“It really is a win-win for both of us because, while we were doing it for the seniors, it turned out to be really beneficial to us, as well,” Smith said.
Smith and his restaurant are no strangers to supporting seniors in the community. In honor of his late father’s battle with Alzheimer’s, Smith hosted a recurring memory café at Daddy’s for nine months in 2017.
The memory café provided a safe and engaging dining environment for seniors with dementia and their caregivers.
Smith said the café program was discontinued because of a lack of funding, so he’s happy he can continue to support seniors through the Dine Out program.
Passing the savings along
Joy Wallace, 65, and her husband started picking up Dine Out meals from Daddy’s in early summer.
Wallace praised the program, saying she is impressed with the food’s freshness and gladly provides the suggested $3 donation with each meal.
“Where else can you get a real lunch and dinner for, like, three bucks a meal?” she said. “It saves me from having to cook two days a week in this hot weather and with expensive as cooking is.”
The money she saves thanks to the Dine Out program allows her to help her grandson and two sons, who she said — despite working full time — have been greatly affected by rising gas prices and inflation. Without notice, one of her son’s rents went up $300 a month.
“Even the Dollar Store is a buck and a quarter now,” Wallace lamented.
More restaurants might join
The Dine Out program is made possible by the Older Americans Act, a federal initiative that provides grants to states to fund programs for people 60 and older. The act was passed in 1965 and reauthorized in 2020.
DHHS uses Older American Act funds to pay for the carryout supplies and the delivery of the meals to the pickup locations as well as pay its restaurant partners $8 a meal.
Although the restaurants get less a meal than they usually charge, the Dine Out meals’ portions are smaller than the restaurants’ in-house portions, Reske said.
Reske plans to continue expanding the Dine Out program’s offerings using funding provided by the American Rescue Plan Act.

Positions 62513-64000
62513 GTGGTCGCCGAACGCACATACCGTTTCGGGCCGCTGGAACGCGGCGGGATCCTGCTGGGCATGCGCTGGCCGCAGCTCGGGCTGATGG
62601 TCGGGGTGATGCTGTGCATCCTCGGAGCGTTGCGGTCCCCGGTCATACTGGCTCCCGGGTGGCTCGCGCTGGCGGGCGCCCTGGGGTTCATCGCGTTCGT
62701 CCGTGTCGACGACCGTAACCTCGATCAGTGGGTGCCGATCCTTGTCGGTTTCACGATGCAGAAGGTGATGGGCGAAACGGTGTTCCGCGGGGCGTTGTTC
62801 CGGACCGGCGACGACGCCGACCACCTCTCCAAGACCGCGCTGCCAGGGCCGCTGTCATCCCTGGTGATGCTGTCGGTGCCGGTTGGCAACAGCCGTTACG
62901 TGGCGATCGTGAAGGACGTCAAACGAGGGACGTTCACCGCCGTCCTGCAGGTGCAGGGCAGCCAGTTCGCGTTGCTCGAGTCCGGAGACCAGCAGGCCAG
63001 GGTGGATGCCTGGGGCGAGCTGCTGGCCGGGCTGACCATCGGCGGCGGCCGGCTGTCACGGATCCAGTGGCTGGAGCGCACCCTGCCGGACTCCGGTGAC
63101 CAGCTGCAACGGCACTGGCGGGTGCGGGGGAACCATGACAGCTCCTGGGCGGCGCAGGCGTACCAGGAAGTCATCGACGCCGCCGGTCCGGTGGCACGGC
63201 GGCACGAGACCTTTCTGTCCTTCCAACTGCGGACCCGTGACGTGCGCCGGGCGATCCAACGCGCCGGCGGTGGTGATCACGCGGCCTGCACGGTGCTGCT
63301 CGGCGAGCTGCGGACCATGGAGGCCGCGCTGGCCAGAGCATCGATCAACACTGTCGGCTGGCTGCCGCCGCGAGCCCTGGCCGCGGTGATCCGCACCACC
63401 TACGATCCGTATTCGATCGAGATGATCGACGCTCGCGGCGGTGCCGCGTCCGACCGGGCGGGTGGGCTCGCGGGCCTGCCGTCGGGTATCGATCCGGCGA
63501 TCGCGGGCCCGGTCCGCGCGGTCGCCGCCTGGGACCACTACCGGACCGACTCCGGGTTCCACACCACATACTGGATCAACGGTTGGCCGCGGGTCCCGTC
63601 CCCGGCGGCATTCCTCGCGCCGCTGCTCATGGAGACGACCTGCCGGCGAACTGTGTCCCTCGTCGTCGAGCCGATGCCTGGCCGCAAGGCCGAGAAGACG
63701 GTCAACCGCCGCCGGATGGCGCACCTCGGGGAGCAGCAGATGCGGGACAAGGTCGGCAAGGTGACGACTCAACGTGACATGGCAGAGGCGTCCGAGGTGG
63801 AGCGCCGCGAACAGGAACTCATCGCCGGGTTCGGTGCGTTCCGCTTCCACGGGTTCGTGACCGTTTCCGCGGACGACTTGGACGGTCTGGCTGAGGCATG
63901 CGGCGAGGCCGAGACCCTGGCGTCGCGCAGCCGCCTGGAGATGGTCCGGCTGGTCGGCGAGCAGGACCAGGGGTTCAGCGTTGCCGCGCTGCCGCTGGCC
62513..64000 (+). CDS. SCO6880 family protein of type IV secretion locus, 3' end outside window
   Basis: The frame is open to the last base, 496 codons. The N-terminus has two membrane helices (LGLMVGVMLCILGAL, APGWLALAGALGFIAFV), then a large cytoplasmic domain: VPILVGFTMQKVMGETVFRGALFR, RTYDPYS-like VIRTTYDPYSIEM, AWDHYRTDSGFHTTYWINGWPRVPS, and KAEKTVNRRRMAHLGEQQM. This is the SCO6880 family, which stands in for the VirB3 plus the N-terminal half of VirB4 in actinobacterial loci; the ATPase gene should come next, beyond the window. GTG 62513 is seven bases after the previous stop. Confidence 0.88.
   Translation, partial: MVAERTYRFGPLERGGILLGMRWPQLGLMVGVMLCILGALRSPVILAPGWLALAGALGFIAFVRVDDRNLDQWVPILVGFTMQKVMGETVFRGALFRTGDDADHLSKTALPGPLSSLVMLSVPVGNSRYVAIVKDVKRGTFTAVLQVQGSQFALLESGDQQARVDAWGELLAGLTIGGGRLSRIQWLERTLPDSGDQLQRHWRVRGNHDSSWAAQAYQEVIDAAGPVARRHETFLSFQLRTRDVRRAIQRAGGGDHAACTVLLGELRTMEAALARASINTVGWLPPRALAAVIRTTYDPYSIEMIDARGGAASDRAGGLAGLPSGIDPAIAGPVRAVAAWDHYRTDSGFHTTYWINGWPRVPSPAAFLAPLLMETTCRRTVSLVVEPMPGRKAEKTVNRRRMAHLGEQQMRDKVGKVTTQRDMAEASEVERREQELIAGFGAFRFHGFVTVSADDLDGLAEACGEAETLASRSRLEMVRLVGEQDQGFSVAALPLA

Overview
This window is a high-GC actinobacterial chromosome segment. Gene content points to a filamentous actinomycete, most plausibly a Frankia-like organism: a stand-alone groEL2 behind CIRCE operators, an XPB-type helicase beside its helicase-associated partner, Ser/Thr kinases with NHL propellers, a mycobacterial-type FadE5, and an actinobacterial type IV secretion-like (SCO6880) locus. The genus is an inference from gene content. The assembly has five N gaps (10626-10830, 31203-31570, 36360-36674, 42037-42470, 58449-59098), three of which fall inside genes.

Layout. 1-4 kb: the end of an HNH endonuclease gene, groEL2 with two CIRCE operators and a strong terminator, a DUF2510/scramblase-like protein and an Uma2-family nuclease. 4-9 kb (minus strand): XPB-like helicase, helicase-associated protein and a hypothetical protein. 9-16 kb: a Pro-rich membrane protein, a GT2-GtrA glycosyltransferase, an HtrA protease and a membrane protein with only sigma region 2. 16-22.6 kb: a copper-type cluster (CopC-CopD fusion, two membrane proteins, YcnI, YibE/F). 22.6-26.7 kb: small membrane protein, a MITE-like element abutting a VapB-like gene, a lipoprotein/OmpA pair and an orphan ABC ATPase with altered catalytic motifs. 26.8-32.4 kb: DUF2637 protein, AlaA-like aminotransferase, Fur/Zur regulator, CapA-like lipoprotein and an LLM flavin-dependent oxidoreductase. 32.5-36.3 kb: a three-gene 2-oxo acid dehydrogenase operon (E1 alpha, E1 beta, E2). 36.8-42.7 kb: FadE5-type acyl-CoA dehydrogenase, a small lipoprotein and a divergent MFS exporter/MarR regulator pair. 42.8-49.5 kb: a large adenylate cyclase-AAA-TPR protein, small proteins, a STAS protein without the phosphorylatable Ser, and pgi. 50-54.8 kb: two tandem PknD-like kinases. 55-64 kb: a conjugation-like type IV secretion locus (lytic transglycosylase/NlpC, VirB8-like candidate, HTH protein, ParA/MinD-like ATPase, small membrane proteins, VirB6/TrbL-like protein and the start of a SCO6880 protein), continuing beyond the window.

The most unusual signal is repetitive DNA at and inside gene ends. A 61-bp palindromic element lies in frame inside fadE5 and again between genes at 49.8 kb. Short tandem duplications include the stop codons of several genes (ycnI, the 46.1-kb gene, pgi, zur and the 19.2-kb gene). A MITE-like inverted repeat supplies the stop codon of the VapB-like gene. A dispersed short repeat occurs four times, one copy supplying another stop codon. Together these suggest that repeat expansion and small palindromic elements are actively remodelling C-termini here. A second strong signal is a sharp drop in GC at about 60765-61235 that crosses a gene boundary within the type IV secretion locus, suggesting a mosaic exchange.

She said she has spoken with many restaurants interested in partnering with DHHS and hopes to add four minority-, female- or veteran-owned restaurants to the menu over the next three years.
Seniors or caregivers interested in picking up meals through the Dine Out program can call the Senior Dining office at (414) 289-6995.
How to get Milwaukee County’s Dine Out meals
Seniors 60-plus or their caregivers can pick up free meals Tuesdays, Wednesdays and Thursdays at three rotating curbside pickup locations throughout Milwaukee County. The meals are free, but a donation of $3 is suggested. Reservations are required; call the Senior Dining Office at (414) 289-6995 for information about making reservations.
Daddy’s offers pickup Tuesdays and Thursdays at 11:30 a.m. at Greater Galilee Church, 2432 N. Teutonia Ave.
Breakfast from Orenda is available for pickup Wednesdays at 9 a.m. at the School Sisters of St. Francis, 1501 S. Layton Blvd.
Lunch pickup at Antigua takes place Wednesdays at 11:30 a.m. in the restaurant’s parking lot, 6207 W. National Ave. in West Allis.
Milwaukee County also serves senior meals at more than a dozen sites and provides Meals on Wheels for homebound residents. Information about both programs is available at the same website.
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This article originally appeared on Milwaukee Journal Sentinel: Milwaukee senior dining program provides free meals from minority-owned restaurants